A decision tree is a hierarchical data structure that uses the divide and conquer technique to describe data. In this lesson, we'll discuss decision trees with categorical labels, but decision trees can also be used for non-parametric classification and regression. The process of adjusting the decision tree to minimize “misclassification error” is called pruning. It is of 2 types: pre-pruning and subsequent pruning.

Some researchers found that this method results in trees that are more accurate than the pruning process based on the size of the tree (F. In addition, due to its top-down nature, each subtree of the tree only needs to be consulted once and, in the worst case, the temporal complexity is linear with the number of non-foliar nodes in the decision tree). Pruning helps to trim branches that follow anomalies in training information due to noise or outliers and supports the original tree in a method that improves the generalization efficiency of the tree. The decision tree is made up of nodes that create a rooted tree, which means that it is a directed tree with no incoming edges.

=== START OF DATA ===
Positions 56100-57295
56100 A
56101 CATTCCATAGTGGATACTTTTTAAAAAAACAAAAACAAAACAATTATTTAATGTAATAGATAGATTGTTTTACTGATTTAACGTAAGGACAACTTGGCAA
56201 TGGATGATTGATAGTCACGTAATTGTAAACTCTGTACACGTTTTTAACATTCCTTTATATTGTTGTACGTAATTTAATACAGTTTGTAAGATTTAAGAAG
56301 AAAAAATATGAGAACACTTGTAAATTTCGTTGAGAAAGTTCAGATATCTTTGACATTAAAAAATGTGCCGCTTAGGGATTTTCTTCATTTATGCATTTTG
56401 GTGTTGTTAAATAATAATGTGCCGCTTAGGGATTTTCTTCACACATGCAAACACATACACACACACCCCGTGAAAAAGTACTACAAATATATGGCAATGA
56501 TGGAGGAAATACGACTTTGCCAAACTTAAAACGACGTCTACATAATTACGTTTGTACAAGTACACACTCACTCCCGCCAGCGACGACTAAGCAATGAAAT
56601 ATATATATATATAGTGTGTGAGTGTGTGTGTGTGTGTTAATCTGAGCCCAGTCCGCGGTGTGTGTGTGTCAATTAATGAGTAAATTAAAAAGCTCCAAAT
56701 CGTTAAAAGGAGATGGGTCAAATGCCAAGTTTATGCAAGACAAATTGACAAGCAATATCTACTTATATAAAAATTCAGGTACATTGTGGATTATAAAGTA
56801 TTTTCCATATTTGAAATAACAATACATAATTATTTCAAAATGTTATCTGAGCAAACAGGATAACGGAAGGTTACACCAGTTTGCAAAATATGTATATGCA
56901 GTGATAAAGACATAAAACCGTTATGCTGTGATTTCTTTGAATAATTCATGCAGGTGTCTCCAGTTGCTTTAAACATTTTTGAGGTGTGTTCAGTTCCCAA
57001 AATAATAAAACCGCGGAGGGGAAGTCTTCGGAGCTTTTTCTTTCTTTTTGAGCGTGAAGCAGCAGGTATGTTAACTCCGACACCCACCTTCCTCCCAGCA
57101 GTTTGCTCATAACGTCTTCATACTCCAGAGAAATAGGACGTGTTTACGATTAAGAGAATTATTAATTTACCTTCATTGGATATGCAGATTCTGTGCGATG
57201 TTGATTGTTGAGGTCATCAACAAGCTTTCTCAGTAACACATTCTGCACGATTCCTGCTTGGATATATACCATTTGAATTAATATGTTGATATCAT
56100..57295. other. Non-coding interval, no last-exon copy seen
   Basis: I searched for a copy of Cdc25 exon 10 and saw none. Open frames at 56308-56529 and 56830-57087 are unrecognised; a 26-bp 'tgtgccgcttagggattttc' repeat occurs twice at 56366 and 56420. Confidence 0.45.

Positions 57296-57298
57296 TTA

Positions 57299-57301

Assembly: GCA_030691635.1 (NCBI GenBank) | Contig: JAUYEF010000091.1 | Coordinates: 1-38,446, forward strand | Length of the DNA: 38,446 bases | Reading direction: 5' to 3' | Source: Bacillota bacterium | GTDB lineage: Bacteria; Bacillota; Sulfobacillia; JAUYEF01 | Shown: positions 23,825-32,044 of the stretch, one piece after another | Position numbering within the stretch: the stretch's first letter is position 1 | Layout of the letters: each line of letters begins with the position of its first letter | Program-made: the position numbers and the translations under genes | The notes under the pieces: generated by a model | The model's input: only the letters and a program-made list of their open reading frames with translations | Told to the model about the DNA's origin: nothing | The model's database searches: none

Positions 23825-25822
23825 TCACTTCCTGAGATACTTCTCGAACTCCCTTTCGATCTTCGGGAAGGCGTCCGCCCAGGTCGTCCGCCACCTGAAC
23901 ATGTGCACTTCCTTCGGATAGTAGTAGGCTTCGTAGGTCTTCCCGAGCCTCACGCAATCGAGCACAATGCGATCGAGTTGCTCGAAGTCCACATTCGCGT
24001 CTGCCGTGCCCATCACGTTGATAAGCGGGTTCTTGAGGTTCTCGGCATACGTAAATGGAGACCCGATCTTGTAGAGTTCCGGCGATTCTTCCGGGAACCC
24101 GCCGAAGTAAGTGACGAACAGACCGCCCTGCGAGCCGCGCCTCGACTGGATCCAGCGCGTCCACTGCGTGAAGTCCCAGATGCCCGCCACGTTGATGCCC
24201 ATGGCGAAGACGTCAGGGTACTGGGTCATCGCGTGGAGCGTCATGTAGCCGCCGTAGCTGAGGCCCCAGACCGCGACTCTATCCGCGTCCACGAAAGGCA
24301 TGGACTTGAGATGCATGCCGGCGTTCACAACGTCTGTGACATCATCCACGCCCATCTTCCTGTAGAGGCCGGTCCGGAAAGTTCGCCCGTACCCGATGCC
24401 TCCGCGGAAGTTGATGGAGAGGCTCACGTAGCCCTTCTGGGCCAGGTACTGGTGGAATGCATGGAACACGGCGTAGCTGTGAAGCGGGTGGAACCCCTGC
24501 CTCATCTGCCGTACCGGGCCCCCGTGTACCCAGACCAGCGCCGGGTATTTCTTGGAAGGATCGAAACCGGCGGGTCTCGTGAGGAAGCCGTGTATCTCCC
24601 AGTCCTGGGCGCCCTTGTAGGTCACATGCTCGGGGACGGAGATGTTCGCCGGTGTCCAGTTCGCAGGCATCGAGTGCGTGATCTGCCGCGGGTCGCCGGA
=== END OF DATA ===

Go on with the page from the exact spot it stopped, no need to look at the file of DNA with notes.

Once the series of trees has been created, the best tree is chosen through generalized precision measured through a training set or through cross-validation. You can reduce the risk of overadaptation by defining the size of the tree or eliminating areas of the tree that support little energy. Reduce the risk of overfitting by limiting the size of the tree or eliminating sections of the tree that provide little energy. As for the first phase, the main concept is to prune the branches that show the least increase in the apparent error rate per leaf cut to produce the next best tree from the best tree.

Train an entire tree using the subset (and apply the tree over the subset) to calculate the accuracy. Start with the whole tree and compare the number of classification errors that are made in the pruning set when the subtree is preserved with the number of classification errors that are made when the internal nodes are transformed into leaves and assigned to the best class for each internal node in the tree. Pruning is a data compression technique in machine learning and search algorithms that reduces the size of decision trees by eliminating sections of the tree that are not critical and are redundant for classifying instances.